Mr. CiclaValley Explores: The Whittier Greenway Trail

If you know Mr. CiclaValley intimately, you’ll know that he(or she) does not restrict himself to valley matters alone. Heck, the 818 used to be Whittier02the 213.

Whenever I have to travel outside my usual habitat, I do the one thing all cyclists do, open up Google to see where I can ride!

My travels took me to the heart of the San Gabriel Valley, and while I’ve covered all the major river paths, I wondered about an offshoot to the east. I’m both a Los Angeles history and map nerd, so I always enjoy scrolling through the USGS Historical Map database.

One of my favorite maps is the one of Southern California in 1901 below. When you see a concentration of lines, you can recognize which communities were taking shape at the turn of the century. Whittier is in there. Who knew?


1901 Southern California Map(USGS)

So when the new, unimproved Google Maps showed a solid dark green line indicating a bike dedicated path running through Whittier, I had to go.

Whittier01I parked off the Santa Fe Dam and headed down the San Gabriel River path a bit past my destination to take in the Pio Pico House, the home to the last governor of Alta California. It was closed at the time I was there, but you definitely got the vibe of what mid 18th century California looked like if you could imagine the house with nothing else around it.

After navigating around some side streets, I came upon the western entrance to the Whittier Greenway Trail. It is a bit unassuming from afar, but you notice it’s refinement when you reach the start.

The trail covers 4.5 miles along a bike dedicated path that opened in 2009. The throughway is built over an abandoned Union Pacific railway line that was constructed in 1917 giving passage into Orange County.

Now five years old is relatively new in the bike world, but not that new. In other words, things can go sideways pretty fast if the trail isn’t maintained. Well, I wasn’t there from day one, but I can’t imagine it looking any different.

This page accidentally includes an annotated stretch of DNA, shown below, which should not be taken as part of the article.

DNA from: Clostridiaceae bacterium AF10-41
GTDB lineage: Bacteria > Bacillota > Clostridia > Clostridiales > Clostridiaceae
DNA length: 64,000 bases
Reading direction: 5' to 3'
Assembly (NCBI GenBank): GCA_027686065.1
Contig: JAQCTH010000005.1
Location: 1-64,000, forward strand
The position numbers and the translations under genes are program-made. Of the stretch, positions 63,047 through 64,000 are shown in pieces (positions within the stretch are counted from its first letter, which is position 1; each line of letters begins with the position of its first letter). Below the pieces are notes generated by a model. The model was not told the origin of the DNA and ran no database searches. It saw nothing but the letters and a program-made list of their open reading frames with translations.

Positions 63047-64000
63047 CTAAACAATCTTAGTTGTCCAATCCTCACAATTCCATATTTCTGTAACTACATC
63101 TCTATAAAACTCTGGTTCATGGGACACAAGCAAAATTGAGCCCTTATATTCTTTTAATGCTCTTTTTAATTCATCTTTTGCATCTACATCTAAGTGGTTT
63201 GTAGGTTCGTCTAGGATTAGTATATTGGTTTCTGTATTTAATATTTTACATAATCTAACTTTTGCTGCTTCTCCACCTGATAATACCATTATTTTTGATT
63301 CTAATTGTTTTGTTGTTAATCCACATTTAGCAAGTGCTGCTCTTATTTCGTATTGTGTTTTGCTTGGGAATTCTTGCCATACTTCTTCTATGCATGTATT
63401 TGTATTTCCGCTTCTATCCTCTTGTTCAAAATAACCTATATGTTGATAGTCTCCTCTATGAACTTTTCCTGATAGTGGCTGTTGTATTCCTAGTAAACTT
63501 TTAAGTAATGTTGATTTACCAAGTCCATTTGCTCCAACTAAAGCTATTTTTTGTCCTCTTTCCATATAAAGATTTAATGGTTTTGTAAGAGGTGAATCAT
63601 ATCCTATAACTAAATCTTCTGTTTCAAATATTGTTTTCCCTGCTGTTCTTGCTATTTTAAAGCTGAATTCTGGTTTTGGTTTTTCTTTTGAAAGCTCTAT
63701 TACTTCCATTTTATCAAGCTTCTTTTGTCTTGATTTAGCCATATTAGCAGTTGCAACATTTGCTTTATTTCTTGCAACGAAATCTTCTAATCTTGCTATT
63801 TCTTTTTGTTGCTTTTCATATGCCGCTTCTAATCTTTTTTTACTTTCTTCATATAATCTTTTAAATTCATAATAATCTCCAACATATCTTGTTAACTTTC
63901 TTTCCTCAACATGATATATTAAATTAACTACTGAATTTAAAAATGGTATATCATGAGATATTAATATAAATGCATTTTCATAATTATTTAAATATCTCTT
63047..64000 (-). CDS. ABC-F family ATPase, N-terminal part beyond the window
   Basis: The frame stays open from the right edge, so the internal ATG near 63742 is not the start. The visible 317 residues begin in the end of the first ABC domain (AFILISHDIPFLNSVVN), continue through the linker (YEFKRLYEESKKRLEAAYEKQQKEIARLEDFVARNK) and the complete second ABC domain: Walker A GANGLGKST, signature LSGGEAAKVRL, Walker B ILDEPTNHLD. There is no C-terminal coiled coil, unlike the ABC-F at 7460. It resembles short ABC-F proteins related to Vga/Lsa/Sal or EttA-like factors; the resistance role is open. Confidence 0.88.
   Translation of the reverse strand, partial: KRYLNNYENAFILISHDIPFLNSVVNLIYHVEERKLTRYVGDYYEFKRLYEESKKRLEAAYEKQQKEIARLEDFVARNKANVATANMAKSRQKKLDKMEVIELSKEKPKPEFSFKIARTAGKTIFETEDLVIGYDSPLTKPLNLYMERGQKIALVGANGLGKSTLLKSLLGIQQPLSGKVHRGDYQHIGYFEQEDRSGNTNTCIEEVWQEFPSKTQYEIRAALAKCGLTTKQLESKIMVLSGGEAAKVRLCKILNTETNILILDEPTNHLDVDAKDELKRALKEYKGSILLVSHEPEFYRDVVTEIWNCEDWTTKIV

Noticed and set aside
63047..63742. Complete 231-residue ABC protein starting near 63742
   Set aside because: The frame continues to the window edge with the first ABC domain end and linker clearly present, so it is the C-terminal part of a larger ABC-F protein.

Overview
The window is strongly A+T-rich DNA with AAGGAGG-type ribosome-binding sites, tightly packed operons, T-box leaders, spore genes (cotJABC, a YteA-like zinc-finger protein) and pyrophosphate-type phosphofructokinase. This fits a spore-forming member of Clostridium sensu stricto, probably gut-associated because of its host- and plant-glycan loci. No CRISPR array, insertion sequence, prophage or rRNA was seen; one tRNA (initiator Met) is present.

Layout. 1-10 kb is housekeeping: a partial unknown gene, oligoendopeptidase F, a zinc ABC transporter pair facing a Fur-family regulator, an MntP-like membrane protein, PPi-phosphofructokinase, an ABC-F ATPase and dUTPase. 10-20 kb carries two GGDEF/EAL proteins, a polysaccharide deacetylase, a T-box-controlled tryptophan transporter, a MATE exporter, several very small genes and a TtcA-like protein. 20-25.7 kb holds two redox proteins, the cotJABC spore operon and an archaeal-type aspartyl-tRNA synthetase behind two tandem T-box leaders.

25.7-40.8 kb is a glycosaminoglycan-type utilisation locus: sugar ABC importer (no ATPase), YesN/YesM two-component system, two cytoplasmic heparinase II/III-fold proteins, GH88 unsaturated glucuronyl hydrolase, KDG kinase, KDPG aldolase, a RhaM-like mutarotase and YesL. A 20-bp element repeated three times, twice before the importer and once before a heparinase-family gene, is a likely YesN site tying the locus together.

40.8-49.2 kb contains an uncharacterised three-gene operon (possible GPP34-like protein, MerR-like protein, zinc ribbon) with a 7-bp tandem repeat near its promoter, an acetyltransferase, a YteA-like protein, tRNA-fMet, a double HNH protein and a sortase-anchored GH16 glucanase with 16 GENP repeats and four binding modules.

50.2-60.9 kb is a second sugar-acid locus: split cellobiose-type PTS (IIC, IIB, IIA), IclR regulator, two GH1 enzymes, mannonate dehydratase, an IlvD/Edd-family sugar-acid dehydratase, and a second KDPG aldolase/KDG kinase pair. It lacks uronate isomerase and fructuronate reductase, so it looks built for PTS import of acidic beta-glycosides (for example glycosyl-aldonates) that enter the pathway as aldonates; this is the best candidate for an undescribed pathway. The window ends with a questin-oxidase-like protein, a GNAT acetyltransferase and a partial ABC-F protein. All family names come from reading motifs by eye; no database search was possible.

Cool-A-Coo Factory
Cool-A-Coo Factory

The pavement is smooth, the aligning dirt path is clean and the landscaping is well maintained.  One of the features that’s smart are the landscaped islands place that divides the path after any road crossing. It provides a visual cue to drivers that this is not a space to be confused as an alleyway.

One thing you notice as a cyclist, is even with a side path that’s meant to be used to walkers and joggers, that the majority of them prefer walking on the pavement of the bike path. The trail is pretty well utilized by this faction, meaning you have to watch your speed as you pass.

The first third of the trail moves pretty fast, with few street crossings and most of those through residential blocks. Once you hit Hadley Ave., you were faced with your first streetlight crossing. Not bad, especially since I got to take in the historic Cool-A-Coo factory off to the side.

I had to take a detour off the path once I hit the next light on Philadelphia St., as construction of a dog park interrupted my route. Navigating the side streets for a couple of blocks, I came across some quaintly sized turn of the century homes before finding my way back.

Crossing Mar Vista St. was a bit awkward, having to turn away from the trail, wait an extended amount of time for the light to cycle throughWhittier06 and then head back.

The highlight of the trail is riding over the bridge transversing Whittier Blvd. Not only do you feel like you’re floating above the clouds(or traffic), but the wind sculptures adds to the airiness.

From that point, the path cuts across a neighborhood grid diagonally before realigning with Lambert Rd. The remainder of the trail was a tad monotonous. While still beautifully landscaped, the features masked the surroundings a bit more making every section look similar to the next. You also needed to push a button to cross the street about every third of a mile.

And then it was over. Turning back, I actually decided to backtrack taking a parallel side street to the north to avoid all the lights. Yes, this was way faster.

Bike Islands

I then decided to head up Greenleaf Ave., one of the major streets that makes you up downtown. While it looks like this main drag might have lost many of its century old buildings, it still felt like a cozy town lined with small businesses and people traveling by foot.

Being short on time, I didn’t have much of a chance to explore Whittier’s stately homes, but I did wander through enough to leave impressed. The area was littered with a beautiful collection of California Bungalow, Craftsman and other favorite styles from the turn of the century.

The good news for the Whittier Greenway Trail is that plans are moving forward to extend the path another 2.3 miles reaching the city’s eastern border. Since it will continue along the old right of way, there is also the potential for other cities to continue this extension.

In review, the trail is ideal for families looking to take their children out for a protected stroll. As for commuting, it may not be the time saver that you hope, but you’ll enjoy the beauty while you’re debating that.